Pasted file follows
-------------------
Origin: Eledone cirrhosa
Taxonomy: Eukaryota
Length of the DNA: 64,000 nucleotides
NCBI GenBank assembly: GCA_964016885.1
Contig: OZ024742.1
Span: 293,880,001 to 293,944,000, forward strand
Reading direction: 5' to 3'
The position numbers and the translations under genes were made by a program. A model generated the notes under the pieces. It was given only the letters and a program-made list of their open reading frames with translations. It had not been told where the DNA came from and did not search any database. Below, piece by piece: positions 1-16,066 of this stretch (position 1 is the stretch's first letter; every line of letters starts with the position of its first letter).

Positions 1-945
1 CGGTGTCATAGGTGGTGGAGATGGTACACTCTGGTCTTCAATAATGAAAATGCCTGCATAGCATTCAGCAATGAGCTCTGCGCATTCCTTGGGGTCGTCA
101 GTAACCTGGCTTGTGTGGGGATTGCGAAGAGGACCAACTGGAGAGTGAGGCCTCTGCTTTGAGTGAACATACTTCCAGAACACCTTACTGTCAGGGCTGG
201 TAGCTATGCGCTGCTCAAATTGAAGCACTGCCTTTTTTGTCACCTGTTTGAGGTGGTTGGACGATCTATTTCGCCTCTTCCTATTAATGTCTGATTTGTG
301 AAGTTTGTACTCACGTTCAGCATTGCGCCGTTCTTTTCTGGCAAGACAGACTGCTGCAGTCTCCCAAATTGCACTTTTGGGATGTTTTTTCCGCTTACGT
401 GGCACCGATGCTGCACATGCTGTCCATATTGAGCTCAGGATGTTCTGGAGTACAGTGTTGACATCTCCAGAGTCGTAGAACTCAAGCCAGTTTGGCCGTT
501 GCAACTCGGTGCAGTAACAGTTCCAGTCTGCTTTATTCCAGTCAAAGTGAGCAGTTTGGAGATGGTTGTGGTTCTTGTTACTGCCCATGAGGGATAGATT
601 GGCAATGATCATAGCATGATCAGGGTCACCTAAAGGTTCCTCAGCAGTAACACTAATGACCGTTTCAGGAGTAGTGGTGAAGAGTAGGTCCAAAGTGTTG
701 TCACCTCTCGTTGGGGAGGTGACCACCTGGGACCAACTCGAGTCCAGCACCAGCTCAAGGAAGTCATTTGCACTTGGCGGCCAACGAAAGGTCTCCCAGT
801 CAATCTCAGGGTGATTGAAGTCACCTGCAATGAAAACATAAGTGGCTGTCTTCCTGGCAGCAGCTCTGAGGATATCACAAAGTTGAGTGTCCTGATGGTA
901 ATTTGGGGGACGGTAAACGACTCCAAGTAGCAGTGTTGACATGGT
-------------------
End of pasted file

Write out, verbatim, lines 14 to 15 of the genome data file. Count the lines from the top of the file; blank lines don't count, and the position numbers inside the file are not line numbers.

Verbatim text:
401 GGCACCGATGCTGCACATGCTGTCCATATTGAGCTCAGGATGTTCTGGAGTACAGTGTTGACATCTCCAGAGTCGTAGAACTCAAGCCAGTTTGGCCGTT
501 GCAACTCGGTGCAGTAACAGTTCCAGTCTGCTTTATTCCAGTCAAAGTGAGCAGTTTGGAGATGGTTGTGGTTCTTGTTACTGCCCATGAGGGATAGATT